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Chile has the most socio-economic segregated education system of OECD members

Wednesday, September 14th 2011 - 06:53 UTC
Full article 6 comments
Private schools in Chile receive the most funding from the government Private schools in Chile receive the most funding from the government

The Organization for Economic Co-operation and Development (OECD) names Chile the most socio-economically segregated country regarding education opportunities. The annual report released this week shows that private schools receive the most funding from the government and these schools have the least socioeconomic integration.

The study specifies that the degree of integration of the various socioeconomic backgrounds within a school is less than 50%, whereas the OECD average is 74.8% and top ranked are Finland and Norway with 89%.

Compared to the average OECD private funding for universities, which sits at 8%, Chile provides 21% of private universities’ funding.

The report points out that on average Chile spent 2.707 dollars for each student in primary school and 2.564 dollars for each student in high school which compares dismally with OECD which averages 7.153 and 8.972 dollars respectively.

However when it comes to resources as percentage of a country’s GDP, Chile is above average with 4.2% while the so called ‘club of developed countries’ figures with 3.8%. New Zealand and Denmark with 4.5% and 4.3% are exceptions.

Resources invested in each student doubled comfortably from 1995 to 2008, with the increase particularly intense towards the year 2000. Since then the rhythm of increase has become tepid and is similar to the OECD average of 34%.

The report shows that the percentage of students in universities has expanded significantly, although expenditure in higher education has not kept the pace of GDP expansion.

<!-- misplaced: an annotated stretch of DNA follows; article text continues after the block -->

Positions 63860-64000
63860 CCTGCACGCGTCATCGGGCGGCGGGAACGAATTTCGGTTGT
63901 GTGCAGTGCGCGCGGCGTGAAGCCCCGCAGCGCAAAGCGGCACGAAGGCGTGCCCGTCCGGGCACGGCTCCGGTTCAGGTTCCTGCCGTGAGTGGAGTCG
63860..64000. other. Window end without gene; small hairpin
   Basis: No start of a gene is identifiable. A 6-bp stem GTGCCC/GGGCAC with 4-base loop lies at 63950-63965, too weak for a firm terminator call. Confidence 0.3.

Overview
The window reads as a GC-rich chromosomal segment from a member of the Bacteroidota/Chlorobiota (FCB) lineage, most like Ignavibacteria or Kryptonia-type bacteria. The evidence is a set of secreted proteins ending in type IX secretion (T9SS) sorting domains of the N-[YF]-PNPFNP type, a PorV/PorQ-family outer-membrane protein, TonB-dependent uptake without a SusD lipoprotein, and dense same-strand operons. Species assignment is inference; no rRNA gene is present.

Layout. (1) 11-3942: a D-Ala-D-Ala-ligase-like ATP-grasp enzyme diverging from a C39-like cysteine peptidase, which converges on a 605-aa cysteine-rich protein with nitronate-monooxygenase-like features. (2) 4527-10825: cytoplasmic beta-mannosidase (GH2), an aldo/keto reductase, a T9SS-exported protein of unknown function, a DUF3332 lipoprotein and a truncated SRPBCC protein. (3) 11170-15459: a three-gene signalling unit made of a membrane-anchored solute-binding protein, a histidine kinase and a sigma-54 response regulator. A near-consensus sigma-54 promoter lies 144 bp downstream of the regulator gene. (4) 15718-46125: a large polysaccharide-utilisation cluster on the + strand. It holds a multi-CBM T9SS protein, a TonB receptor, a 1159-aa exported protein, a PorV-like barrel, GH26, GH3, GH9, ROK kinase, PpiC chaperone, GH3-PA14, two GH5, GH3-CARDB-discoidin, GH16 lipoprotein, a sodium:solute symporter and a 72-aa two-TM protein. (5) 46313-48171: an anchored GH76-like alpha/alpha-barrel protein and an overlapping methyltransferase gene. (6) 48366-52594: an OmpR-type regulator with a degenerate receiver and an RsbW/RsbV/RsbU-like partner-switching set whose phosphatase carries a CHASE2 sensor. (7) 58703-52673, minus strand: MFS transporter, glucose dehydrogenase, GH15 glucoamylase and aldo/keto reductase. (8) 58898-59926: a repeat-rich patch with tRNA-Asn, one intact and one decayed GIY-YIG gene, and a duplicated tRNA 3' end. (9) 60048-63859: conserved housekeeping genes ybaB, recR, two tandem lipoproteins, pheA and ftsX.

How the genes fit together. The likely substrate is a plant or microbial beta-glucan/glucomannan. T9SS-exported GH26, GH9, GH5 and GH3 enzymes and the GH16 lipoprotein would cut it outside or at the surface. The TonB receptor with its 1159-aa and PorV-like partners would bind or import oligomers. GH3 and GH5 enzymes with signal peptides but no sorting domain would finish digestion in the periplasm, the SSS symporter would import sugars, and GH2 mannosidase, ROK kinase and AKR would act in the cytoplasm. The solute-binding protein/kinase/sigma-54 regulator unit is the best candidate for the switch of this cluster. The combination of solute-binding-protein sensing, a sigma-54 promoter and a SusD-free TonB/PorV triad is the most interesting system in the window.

The 6.829 dollars per university student of 2008 was equivalent to 76% of what was invested in 2000 in constant value. Chile is the country where university students have to finance most of their schooling, 85.4%.

The highest share of this percentage comes from families, 79.3% of total expenditure which means the average Chilean families have to make great sacrifices and face a heavy financial load if they want their children to have access to tertiary education.

In line with the OECD data, Ph.D. in Economics Patricio Meller said that the cost of a university education in Chile is the highest in the world taking into account the country’s GDP and per capita income.

Categories: Politics, Latin America.

Top Comments

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  • xbarilox

    “Chile has the most socio-economic segregated education system of OECD members” nah, how can this be true??? they are the first world.

    Sep 14th, 2011 - 04:16 pm 0
  • ManRod

    xbarilox, we never claimed to be first world, there is way to go to reach that.
    What is for sure, is that your comment filled with FIRST CLASS rancorousness reflects third world thinking par excellence.

    If you are really interested in the status quo of the education in Chile compared to the OECD members, you can check the official and fresh report here, which will not show such a negatively partial article here (its the trend to beat on the chilean educational system, it sells):

    We are not always on the tail of the meassuring and do several times outpace developped countries in several indicators .

    Like for example Austria, Germany in percentage of Population that has attained tertiary education for the group of 25-34 aged)

    Or even more exteme outbalancing Austria, Germany, Norway, Luxembourg, UK, Australia, Belgium, Netherlands, New Zealand, Iceland in percentage of Population that has attained tertiary Education for the group of 25-34 aged)

    Check this on page 30 and 32.

    Interestingly on some studies, they take non-OECD members for comparisons, like Argentina and Brasil. In that cases, we sometimes do really look like first world, even this might not be reality... yet. ;)

    Sep 14th, 2011 - 06:35 pm 0
  • GeoffWard2

    So Chilean private schools receive, on average, more state funding than do the state schools, on average.
    Seems strange, though not impossible.

    Whilst I am not averse to the state topping-up the funds for private schools, everything being equalised (like funding being related to the number of students, teachers, etc) the totality of funding that the state schools individually receive should ALWAYS greatly exceed the individual private top-ups.

    One key question is
    'how much does a family pay per term/year for their child to attend a private school'?
    Another might be
    'what percentage of total school costs does parential contribution cover'?

    This is a real snake-pit of a Mercopress article.
    I think there might be a Mercopress snake in the pit.

    Sep 14th, 2011 - 08:45 pm 0
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